Waiting for Entitlement Crisis Would Be Irresponsible

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Why should we make improvements now in Medicare and Social Security?

“The simple answer is that the two programs can’t afford to pay the benefits they promise beyond the next 15 years or so,” explains Robert L. Bixby, executive director of The Concord Coalition. The sooner we act, he adds, the smaller the changes will need to be and the more time beneficiaries will have to adjust.

“Waiting for a crisis would be fiscally irresponsible and unfair to those now paying into both systems who have no way of knowing what will happen when the crisis hits,” Bixby says in a recent interview with the Orlando Sentinel about the troubling new reports from the trustees for Social Security and Medicare.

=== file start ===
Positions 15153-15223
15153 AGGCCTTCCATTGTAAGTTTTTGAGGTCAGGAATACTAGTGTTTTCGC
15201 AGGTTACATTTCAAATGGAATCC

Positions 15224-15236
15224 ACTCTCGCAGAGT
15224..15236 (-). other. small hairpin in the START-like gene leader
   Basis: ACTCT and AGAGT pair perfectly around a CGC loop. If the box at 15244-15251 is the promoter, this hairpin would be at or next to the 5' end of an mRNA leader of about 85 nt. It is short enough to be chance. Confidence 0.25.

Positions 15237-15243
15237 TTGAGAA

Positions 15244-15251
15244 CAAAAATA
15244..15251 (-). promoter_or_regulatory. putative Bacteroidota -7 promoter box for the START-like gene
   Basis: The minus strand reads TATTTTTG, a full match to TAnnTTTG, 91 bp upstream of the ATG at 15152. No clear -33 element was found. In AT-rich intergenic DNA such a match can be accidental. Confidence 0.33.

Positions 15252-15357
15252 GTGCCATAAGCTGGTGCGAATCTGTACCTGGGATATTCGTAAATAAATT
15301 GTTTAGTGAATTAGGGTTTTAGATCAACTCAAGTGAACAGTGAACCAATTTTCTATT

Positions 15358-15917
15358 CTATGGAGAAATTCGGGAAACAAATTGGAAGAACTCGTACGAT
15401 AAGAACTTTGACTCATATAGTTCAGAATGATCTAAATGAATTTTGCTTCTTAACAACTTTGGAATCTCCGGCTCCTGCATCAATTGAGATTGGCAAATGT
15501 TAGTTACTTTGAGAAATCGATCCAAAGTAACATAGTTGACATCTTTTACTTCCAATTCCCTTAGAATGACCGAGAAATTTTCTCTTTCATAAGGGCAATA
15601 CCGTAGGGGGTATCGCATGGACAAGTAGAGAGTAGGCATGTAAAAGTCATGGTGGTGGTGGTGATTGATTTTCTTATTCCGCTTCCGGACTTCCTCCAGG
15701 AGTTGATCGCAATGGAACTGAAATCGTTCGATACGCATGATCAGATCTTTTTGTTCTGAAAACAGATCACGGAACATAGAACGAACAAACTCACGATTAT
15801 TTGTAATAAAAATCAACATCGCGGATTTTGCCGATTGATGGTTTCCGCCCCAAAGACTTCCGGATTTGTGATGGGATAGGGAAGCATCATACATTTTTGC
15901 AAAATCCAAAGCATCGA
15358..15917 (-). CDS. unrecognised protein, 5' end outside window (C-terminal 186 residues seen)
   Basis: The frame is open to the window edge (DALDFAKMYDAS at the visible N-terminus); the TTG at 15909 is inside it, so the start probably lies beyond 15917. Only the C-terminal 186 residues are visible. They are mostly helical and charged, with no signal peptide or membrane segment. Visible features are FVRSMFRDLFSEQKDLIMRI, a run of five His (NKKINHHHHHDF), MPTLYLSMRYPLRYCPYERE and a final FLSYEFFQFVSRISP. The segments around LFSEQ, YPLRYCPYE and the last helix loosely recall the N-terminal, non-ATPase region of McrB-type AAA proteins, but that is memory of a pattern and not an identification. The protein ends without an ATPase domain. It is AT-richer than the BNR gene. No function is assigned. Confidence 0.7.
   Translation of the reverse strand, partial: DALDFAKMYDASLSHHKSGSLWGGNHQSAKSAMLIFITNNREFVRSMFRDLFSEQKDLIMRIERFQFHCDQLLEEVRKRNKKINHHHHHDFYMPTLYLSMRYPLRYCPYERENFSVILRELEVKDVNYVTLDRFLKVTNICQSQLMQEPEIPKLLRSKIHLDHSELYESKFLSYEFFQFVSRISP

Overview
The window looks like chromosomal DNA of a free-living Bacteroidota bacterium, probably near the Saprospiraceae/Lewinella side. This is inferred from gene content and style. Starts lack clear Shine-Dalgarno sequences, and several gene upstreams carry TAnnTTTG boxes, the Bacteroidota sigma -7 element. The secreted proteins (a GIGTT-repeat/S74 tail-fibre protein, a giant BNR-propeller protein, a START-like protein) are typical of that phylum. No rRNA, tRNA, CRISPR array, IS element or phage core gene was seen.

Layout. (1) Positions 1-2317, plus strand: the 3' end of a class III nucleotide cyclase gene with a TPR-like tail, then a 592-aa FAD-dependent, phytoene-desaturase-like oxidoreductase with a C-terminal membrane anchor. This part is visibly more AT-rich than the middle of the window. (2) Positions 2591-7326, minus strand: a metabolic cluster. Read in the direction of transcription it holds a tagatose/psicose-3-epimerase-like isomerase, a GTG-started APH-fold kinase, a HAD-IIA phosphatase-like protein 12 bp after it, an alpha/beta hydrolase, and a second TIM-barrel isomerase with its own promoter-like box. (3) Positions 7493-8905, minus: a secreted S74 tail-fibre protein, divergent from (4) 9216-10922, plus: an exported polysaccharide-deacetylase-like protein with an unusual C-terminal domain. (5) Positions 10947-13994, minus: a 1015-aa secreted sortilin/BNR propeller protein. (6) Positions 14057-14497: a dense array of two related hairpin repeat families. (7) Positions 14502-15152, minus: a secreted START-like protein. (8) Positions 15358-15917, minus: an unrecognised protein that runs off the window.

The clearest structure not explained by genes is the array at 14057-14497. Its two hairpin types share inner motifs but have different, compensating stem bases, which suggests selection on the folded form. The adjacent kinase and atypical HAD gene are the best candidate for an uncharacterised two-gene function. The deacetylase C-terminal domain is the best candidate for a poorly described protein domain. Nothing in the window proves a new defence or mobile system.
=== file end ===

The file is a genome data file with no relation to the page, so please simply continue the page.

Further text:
Bixby also points out that without reform, Social Security’s Disability Insurance program will run dry late next year.

Social Security and Medicare already claim 42 percent of the budget, a number that will rise in coming years while other programs face steep scheduled cuts. Exempting entitlement programs from reform, Bixby says, would require even larger cuts elsewhere — and more federal borrowing.

External links:
Social Security Trustees’ Annual Report
Medicare Trustees’ Annual Report
The 2015 Long-Term Outlook (CBO)

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